I’m over at Dear Author with a review of Hotel of Secrets by Diana Biller. It took me a month to read. That probably says something.
I’m over at Dear Author with a review of Beauty Like the Night by Joanna Bourne. Another winner.
I’m over at Dear Author with a review of The Spy Who Tamed Me by Kelly Hunter. Fast, witty and sexy romance.
Why I read it: I received a review copy from the publisher via NetGalley
What it’s about: (from Goodreads) For years he’d lived a lie. It was time to tell the truth…even if it cost him the woman he loved.
Ten years ago he was a boy, given the name Thomas Paxton and sent by Revolutionary France to infiltrate the British Intelligence Service. Now his sense of honor brings him back to London, alone and unarmed, to confess. But instead of facing the gallows, he’s given one last impossible assignment to prove his loyalty.
Lovely, lying, former French spy Camille Leyland is dragged from her safe rural obscurity by threats and blackmail. Dusting off her spy skills, she sets out to track down a ruthless French fanatic and rescue the innocent victim he’s holding—only to find an old colleague already on the case. Pax.
Old friendship turns to new love, and as Pax and Camille’s dark secrets loom up from the past, Pax is left with a choice—go rogue from the Service or lose Camille forever…
Warning: Series spoilers follow.
What worked for me (and what didn’t): Joanna Bourne writes such beautiful prose. I get lost in it from time to time. Fortunately, she uses the beautiful language to tell a good story as well. It would be a great pity for it to be otherwise.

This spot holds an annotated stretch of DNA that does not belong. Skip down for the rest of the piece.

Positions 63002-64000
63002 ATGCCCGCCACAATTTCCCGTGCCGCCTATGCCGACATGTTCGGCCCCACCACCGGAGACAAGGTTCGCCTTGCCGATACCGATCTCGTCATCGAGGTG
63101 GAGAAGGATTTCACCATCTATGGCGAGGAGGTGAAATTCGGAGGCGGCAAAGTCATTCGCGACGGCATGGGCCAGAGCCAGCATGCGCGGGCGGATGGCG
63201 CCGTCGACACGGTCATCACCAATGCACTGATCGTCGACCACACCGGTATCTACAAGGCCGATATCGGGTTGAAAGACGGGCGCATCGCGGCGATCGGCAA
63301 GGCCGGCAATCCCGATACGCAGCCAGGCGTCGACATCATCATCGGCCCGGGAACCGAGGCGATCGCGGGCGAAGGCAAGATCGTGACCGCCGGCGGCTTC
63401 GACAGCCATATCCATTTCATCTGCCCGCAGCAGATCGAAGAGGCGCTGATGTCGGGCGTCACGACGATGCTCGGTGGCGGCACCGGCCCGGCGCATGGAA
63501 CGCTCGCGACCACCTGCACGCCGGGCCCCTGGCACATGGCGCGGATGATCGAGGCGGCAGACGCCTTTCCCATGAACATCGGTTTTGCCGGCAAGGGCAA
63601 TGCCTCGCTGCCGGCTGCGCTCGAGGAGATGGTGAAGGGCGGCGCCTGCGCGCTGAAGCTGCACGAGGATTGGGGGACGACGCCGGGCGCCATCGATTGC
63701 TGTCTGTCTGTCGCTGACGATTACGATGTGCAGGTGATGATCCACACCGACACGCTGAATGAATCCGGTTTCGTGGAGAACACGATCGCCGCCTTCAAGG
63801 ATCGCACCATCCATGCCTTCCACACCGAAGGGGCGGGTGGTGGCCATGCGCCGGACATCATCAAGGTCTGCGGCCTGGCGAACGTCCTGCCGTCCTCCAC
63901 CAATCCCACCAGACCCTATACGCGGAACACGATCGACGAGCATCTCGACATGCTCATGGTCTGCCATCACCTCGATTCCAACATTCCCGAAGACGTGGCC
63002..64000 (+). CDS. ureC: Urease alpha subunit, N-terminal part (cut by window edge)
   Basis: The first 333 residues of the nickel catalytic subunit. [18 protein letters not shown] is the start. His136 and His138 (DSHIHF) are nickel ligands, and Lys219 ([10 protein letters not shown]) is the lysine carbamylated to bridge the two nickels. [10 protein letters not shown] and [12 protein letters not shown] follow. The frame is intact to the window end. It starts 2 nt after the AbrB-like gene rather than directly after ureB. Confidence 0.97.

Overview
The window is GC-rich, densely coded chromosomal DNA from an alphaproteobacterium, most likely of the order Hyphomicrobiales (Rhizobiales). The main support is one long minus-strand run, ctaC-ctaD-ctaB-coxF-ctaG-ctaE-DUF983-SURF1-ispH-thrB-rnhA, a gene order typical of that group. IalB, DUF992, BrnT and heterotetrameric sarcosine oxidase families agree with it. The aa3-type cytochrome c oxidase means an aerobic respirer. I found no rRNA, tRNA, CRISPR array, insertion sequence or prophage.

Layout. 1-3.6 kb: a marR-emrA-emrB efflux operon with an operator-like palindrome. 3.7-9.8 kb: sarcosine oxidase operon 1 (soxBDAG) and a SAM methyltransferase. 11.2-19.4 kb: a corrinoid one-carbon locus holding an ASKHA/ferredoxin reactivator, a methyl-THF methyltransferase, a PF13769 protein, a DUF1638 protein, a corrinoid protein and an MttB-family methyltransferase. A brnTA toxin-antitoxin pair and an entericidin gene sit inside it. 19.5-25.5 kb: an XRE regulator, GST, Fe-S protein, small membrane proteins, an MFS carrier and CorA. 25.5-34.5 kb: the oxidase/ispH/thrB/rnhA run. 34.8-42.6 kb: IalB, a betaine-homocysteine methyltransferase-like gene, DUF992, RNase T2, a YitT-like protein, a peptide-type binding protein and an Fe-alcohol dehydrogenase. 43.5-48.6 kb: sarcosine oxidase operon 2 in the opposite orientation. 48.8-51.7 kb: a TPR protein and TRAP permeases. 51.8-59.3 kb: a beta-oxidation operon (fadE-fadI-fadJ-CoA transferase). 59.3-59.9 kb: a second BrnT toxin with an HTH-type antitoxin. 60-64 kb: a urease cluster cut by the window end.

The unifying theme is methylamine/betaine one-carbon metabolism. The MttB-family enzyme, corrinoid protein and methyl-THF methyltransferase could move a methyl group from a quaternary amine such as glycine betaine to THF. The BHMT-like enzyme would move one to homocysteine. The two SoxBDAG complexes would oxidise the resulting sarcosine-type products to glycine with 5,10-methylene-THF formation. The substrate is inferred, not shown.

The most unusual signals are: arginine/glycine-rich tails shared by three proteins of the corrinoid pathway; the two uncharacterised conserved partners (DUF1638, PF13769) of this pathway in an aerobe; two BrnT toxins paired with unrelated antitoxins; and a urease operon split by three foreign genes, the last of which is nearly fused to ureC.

I’m over at AudioGals reviewing The Black Hawk by Joanna Bourne, narrated by Kirsten Potter. It was nice to revisit the story on audio and relax into the nuance of it. I have no idea why Adrian’s shirt is undone on the cover though.
Why I read it: I received a copy of the audiobook as a gift.
What it’s about: (from Goodreads) A glittering French aristocrat is on the run, disguised as a British governess. England’s top spy has a score to settle with her family. But as they’re drawn inexorably into the intrigue and madness of Revolutionary Paris, they gamble on a love to which neither of them will admit.
What worked for me (and what didn’t): I briefly reviewed the print version of this book back in March 2011.
I said then:
I’ve had this one on my TBR for ages and I really don’t know what took me so long to read it. However, inspired by the DABWAHA tournament, I decided to pick it up. I’m very glad I did. This is kind of a prequel to Bourne’s first book, The Spymaster’s Lady. Set shortly after the revolution in France, it follows the story of English spy Doyle and French aristocrat Marguerite. Bourne has such a wonderful touch with prose. You can tell when the point of view is from an Englishman or a Frenchwoman – there’s just something in the way the words are placed which make it obvious. And her phrasing, the pictures painted with words are just beautiful. Here’s a couple I particularly noted:
She could become lost in this man, in territories of amazement, countries of sensation.
She did not rush to fill the silence up, in case LeBreton might have a use for it.
The connection between the characters, how they related to one another and saw through one another and did not jump to misplaced conclusions about one another was refreshing and much appreciated. At the start of the book, both the hero and heroine are pretending to be someone else – but rather than making it the obvious “Big Mis” story, Ms. Bourne told another (and much more satisfying) tale. I was so inspired, afterwards, I went and read The Spymaster’s Lady again and then I ordered My Lord & Spymaster too. When I checked the author’s website, I was happy to see that Adrian’s story is coming out later this year. I’m very much looking forward to his story – we meet Justine (his lady) in The Forbidden Rose.